Book Review: Gaming the System (Designing with Gamestar Mechanic)

This book — Gaming the System: Designing with Gamestar Mechanic — could not have arrived at a better time. I am knee-deep in our science-based video game design project right now, and while I have done gaming for a few years now and have a pretty solid handle on it, this look at game design through the lens of systems provides me with a fresh insight into the learning that is going on each day in my classroom.

The book is part of a series put out by MIT Press called INTERCONNECTIONS: Understanding Systems Through Digital Design.  There was a NWP Blogtalk radio show with the writers/editors that is worth checking out. I should note that I was an early reader of another book in this series, and received a free version of that book for my time and effort. But I did not read this one on gaming and bought for it myself. Also, the National Writing Project is one of the partners in the putting together the series, so I do know some of the folks involved.

This book, while somewhat pricey for a cash-strapped teacher, gives a powerful look at the potential of game design, connections to literacy and science standards, and plays out like a how-to guide for getting started and how to push kids further into complex thinking. It references Gamestar Mechanic as its base of game design (a site which I also use) and includes numerous screenshots, handouts, reference sheets and lesson plan ideas for implementing gaming in a constructivist approach.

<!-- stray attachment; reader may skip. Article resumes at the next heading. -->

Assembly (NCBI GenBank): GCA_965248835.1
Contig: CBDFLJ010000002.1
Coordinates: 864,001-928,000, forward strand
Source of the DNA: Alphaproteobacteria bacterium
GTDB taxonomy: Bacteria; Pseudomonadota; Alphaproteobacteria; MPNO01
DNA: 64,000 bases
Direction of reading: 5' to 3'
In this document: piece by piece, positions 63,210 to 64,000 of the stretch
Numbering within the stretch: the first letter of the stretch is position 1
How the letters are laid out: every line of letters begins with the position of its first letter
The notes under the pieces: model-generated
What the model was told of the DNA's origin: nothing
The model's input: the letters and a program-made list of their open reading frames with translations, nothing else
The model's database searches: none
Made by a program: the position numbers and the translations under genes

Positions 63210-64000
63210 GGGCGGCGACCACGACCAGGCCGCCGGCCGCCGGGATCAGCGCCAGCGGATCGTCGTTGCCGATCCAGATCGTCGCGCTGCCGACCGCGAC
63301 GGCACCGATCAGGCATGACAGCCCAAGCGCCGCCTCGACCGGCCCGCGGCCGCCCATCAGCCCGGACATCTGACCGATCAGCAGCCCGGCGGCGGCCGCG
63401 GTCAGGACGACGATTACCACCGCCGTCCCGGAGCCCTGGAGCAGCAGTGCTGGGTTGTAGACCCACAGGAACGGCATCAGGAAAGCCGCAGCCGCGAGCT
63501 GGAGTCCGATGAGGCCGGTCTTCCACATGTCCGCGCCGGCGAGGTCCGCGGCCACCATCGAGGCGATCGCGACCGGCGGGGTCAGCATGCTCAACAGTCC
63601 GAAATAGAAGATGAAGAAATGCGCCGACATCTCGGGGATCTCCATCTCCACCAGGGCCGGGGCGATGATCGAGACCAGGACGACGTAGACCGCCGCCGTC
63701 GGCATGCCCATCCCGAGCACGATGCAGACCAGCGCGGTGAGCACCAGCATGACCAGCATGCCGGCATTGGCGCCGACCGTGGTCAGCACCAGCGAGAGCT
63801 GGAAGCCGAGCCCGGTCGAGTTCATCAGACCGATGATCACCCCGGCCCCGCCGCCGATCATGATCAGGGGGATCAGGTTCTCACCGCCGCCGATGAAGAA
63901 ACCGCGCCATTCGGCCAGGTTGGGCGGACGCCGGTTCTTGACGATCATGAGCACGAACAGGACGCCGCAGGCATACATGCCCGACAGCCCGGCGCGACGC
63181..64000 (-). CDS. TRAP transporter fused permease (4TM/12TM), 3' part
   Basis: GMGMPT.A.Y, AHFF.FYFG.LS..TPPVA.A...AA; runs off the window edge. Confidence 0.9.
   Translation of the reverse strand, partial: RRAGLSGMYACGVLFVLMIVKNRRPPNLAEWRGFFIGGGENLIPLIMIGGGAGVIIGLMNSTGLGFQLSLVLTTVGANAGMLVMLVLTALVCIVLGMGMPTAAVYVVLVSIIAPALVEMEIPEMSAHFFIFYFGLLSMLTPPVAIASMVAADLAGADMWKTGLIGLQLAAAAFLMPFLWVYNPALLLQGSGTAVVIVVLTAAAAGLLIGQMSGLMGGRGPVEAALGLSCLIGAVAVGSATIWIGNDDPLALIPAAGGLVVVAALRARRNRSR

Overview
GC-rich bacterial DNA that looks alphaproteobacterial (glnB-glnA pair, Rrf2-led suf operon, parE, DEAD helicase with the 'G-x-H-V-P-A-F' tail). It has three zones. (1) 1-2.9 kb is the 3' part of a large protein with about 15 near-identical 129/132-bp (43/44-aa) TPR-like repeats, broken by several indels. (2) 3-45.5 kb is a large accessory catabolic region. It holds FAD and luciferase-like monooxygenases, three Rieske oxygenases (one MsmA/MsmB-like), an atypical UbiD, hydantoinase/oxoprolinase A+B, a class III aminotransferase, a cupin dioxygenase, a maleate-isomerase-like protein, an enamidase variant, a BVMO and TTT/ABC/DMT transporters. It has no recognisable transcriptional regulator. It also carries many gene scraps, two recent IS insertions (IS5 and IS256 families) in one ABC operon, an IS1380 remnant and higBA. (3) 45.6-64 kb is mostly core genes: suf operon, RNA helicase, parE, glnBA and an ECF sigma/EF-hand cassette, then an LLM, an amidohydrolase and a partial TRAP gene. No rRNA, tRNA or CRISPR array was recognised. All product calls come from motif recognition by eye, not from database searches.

And all of this is done through the lens of “systems,” which is a conceptual frame of thinking of the whole being a sum of its parts, and how changes in one part of the system change the whole. Think of weather patterns. Or political maps. Or airports. Or manufacturing. While those are pretty advanced systems to consider for young people, game design makes it real by bringing them into a system they understand, and showing how a designer’s intentional approach changes the system of the game. It’s a brilliant approach, really, and I realize now that I have been teaching Systems withou quite realizing it, and without using some of the domain specific vocabulary that I now have in my pocket for our work in the classroom.

Here is a quote that helps frame this concept:

A game can be considered a system because how the game is played and how the game play unfolds are the results of multiple interactions among different components … It’s important to be able to reflect not only on how a system might be functioning currently, but also on how a designer might have intended it to operate (or intended to change it). — page 200-201

I’ve bookmarked a fair number of pages in my copy of Gaming the System, and I intend to share it with my science colleague (whom is my partner in our game design project) and if my new principal walks in for an observation and wonders why everyone is playing video games in ELA class, I have some materials to help me make my case about the value of our science-based video game design project.

Peace (in the system),

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